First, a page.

The past 12 months have seen global food and beverage brands innovate with their packaging to make products more convenient and attractive for consumers. Jules Scully rounds up five of this year’s best packaging designs.
Eucalyptus tree packaging
Parkside Flexibles teamed up with ethical food brand Rhythm 108 to develop a pack for its Ooh-la-la tea biscuits made from eucalyptus trees. The packaging consists of a bio-film called NatureFlex, which is created from wood pulp from sustainably-sourced eucalyptus plantations in Brazil. For every tree used, another is planted in its place. Parkside claims the design provides a moisture and oxygen barrier that extends product shelf life, helping both retailers and consumers minimise food waste. Find out more here.
Upside down Orangina cans
In July, we reported that Orangina unveiled upside down can designs to encourage consumers to instinctively mix the orange pulp inside each beverage. The brand said consumers should shake the beverage before drinking, but this can be counterintuitive with a can. By gently twisting the can upside down, the drink’s iconic orange flavour is said to be unlocked.
Froneri tubs with integrated spoons
Froneri unveiled ice cream with an integrated spoon to help increase convenience for consumers in Brazil. Featuring peelable in-mold label (IML) lids and integrated spoons in the lid, the packaging was developed for Froneri by plastic packaging producer Plasticos Regina and IML label producer Verstraete IML. Froneri wanted a lid with an easy-to-remove spoon so that consumers can open their ice cream, remove the spoon from the lid and enjoy the ice cream directly.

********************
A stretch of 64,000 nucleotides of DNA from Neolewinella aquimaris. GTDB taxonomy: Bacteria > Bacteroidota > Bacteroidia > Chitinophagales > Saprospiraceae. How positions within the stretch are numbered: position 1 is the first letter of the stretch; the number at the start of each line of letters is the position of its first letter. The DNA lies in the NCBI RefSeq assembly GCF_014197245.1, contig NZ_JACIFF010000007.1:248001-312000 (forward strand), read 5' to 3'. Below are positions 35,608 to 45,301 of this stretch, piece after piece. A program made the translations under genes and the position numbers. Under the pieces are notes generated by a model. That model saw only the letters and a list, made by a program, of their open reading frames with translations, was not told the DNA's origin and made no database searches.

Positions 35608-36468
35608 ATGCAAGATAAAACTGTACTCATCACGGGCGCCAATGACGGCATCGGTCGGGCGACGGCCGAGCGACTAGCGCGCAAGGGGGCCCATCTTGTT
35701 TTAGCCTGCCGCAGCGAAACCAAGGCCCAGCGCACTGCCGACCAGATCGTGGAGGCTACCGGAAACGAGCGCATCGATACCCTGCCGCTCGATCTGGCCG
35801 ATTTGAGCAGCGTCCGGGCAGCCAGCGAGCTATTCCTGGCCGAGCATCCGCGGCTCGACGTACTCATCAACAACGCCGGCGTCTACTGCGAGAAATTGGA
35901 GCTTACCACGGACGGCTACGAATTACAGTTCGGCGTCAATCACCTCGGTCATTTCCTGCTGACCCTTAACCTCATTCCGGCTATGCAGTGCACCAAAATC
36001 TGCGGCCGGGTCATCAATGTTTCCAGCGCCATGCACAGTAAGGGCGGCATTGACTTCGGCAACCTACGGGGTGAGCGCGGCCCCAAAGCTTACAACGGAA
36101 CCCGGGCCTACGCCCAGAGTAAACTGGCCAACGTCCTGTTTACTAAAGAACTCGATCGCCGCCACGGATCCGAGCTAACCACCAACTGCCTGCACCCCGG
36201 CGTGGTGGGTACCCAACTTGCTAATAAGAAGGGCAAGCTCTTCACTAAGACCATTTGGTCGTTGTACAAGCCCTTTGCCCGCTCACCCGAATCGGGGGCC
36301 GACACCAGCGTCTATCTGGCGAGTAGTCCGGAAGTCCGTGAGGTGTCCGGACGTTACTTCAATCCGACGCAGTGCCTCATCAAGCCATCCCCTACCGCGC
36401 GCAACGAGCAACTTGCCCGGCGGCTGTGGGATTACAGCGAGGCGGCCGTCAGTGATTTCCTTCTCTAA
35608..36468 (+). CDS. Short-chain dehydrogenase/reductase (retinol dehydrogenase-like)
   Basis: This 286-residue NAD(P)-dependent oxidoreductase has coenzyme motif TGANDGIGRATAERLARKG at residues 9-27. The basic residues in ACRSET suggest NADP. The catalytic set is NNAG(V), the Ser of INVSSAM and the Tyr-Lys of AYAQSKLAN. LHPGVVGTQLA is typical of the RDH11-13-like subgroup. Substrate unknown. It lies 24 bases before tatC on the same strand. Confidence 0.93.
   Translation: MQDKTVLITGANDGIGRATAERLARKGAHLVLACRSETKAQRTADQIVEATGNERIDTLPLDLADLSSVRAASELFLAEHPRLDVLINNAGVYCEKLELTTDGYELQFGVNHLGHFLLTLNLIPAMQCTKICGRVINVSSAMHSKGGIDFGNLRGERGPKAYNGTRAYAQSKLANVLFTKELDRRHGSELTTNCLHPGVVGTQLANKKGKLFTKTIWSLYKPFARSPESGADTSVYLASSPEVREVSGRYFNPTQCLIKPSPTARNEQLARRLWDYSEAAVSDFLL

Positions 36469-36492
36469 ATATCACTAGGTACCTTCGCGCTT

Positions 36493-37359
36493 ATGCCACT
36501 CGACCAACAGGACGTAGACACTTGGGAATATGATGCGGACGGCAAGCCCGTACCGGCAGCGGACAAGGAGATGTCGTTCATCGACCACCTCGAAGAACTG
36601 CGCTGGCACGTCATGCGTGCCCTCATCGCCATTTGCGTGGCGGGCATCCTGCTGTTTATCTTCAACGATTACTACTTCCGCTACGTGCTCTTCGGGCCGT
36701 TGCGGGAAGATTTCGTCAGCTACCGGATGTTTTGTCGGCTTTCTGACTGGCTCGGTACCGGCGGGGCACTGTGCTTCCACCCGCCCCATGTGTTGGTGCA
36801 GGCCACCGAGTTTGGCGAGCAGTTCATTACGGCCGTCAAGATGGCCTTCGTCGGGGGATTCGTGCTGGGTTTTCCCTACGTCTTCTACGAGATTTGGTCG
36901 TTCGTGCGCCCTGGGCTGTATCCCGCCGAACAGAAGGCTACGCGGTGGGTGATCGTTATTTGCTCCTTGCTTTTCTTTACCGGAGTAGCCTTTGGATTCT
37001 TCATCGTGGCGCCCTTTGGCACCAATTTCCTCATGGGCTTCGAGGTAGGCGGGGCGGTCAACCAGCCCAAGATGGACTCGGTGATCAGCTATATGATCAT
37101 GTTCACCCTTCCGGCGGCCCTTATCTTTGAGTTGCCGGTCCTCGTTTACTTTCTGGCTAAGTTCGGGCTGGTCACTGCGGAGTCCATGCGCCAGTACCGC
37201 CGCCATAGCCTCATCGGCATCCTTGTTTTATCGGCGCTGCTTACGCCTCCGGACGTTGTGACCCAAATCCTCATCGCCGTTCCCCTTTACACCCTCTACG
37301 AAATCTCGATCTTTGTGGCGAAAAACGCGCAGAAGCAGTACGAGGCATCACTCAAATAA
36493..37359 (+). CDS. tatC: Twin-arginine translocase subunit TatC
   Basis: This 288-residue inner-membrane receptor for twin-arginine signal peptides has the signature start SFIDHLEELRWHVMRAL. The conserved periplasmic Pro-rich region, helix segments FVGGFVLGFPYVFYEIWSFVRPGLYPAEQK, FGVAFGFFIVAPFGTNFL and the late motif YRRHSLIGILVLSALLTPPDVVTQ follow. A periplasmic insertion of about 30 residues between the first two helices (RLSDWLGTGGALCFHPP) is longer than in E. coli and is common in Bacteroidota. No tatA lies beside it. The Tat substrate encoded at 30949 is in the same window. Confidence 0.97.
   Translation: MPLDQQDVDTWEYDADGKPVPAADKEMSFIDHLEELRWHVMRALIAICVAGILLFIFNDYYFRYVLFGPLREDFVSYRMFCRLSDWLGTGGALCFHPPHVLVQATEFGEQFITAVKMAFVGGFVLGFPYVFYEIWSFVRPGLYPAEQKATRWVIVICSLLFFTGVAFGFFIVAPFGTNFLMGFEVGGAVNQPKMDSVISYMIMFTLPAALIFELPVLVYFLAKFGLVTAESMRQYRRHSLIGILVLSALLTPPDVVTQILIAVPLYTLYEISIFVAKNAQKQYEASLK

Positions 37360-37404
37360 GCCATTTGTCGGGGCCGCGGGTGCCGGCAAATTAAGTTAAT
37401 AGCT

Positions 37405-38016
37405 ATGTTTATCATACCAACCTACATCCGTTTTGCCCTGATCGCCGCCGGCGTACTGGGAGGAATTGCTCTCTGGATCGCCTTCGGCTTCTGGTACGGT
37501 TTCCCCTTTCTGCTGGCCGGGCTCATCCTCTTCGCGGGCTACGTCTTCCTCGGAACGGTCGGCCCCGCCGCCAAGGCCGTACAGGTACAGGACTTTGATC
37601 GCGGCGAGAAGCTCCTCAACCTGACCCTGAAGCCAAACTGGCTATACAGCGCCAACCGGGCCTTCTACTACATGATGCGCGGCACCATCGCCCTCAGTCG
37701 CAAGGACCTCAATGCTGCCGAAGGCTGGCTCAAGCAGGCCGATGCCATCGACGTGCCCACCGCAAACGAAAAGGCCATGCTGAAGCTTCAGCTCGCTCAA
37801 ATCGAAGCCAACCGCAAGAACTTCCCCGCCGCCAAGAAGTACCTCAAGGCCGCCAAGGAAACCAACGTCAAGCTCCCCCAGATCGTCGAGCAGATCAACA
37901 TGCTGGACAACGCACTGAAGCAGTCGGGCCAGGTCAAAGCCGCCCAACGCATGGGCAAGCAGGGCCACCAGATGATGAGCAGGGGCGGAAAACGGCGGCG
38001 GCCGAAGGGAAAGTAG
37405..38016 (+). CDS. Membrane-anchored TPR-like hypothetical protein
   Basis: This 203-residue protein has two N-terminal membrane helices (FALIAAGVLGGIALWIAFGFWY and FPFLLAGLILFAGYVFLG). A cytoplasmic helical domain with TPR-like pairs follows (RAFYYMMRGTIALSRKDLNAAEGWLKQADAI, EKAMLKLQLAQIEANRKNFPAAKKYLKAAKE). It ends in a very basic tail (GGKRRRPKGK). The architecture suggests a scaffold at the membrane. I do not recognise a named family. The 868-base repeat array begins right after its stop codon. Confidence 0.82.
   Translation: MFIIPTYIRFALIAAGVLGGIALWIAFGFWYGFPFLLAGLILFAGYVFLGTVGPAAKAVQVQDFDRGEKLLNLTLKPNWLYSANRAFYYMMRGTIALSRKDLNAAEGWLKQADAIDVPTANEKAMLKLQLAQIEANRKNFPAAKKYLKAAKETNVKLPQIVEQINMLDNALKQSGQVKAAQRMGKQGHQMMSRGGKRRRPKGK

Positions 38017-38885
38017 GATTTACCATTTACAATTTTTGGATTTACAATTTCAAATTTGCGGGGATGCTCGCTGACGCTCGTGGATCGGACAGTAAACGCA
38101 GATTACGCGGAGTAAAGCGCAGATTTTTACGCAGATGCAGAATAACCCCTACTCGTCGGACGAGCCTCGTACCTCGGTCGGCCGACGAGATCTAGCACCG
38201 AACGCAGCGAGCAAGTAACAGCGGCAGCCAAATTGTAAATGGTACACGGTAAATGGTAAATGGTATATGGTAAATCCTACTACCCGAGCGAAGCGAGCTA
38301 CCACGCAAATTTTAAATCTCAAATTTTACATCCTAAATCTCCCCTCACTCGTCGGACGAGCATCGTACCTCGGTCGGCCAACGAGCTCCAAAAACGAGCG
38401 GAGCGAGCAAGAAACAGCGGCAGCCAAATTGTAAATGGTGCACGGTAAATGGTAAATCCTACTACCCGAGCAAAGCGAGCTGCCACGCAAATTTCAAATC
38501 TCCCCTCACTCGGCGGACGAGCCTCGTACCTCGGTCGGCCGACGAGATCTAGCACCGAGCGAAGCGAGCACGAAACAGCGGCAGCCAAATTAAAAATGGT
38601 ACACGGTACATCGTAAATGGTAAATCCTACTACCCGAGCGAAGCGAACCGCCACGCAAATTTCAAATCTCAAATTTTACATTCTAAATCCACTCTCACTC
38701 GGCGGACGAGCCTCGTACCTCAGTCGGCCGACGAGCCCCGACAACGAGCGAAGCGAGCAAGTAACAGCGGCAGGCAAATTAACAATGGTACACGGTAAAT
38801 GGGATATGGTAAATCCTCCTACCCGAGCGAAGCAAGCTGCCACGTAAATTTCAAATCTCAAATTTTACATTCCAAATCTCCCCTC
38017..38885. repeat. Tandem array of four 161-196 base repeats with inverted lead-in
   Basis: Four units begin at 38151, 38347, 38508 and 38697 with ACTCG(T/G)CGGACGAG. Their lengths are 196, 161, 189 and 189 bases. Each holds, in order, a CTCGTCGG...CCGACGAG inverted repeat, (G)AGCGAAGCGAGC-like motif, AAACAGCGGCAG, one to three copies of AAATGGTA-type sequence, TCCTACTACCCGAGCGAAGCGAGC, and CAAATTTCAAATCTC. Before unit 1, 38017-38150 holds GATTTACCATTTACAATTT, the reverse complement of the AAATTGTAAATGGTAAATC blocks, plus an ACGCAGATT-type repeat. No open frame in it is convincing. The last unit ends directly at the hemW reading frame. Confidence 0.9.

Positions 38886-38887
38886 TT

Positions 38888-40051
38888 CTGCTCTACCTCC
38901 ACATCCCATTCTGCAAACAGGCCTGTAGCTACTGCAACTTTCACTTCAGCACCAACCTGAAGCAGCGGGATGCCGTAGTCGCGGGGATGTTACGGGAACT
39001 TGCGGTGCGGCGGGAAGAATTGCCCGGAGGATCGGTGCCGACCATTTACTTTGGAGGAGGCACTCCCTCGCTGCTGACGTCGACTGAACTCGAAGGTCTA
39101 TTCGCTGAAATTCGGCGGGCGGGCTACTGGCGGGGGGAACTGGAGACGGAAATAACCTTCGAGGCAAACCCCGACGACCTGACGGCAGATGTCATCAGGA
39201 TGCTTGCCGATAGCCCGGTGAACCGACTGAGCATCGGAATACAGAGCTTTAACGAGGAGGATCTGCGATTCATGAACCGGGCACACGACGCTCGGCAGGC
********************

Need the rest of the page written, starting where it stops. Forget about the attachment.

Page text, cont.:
Cartons made from natural, unbleached paperboard
In August, Elopak and Stora Enso collaborated to create a new gable top carton made from natural brown, unbleached paperboard. Called the Pure-Pak carton, it is made using the Natura Life paperboard by Stora Enso, which retains the brown colour of wood fibres which are sourced from Swedish and Norwegian forests. The companies claim that this creates a sustainable package that meets demand for ethical and ecological products. Click here to find out more.
Cans with sun-activated ink
Adding to the list of innovative can designs, Molson Coors released new packaging for Coors Light with sun-activated ink, which changes colour when exposed to sunlight. The ‘photochromic’ ink is nearly invisible until the cans are exposed to UV rays, appearing as a cool blue or grey colour when submerged in ice. When the cans are brought into light, the vibrant colours of the design – warm golds, oranges and reds – are instantly revealed.
© FoodBev Media Ltd 2019